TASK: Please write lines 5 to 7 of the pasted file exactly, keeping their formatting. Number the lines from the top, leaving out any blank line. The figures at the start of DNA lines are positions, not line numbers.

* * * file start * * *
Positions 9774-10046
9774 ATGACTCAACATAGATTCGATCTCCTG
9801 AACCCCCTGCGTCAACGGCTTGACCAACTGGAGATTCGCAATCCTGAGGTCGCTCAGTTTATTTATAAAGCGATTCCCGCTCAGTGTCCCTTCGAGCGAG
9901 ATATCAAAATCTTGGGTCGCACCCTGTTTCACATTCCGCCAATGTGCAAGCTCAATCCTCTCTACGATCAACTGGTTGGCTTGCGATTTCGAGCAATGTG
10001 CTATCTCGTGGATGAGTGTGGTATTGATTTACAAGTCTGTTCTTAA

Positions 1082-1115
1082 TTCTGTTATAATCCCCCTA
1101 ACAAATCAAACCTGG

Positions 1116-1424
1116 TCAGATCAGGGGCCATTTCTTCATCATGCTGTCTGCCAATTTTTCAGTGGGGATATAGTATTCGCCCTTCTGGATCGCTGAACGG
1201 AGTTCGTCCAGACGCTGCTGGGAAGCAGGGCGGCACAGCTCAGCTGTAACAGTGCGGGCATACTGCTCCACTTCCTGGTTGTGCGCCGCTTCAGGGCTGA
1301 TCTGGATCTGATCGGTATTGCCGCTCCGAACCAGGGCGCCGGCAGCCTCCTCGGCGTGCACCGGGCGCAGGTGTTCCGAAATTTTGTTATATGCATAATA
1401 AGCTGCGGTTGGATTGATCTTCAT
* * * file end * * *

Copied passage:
10001 CTATCTCGTGGATGAGTGTGGTATTGATTTACAAGTCTGTTCTTAA

Positions 1082-1115
1082 TTCTGTTATAATCCCCCTA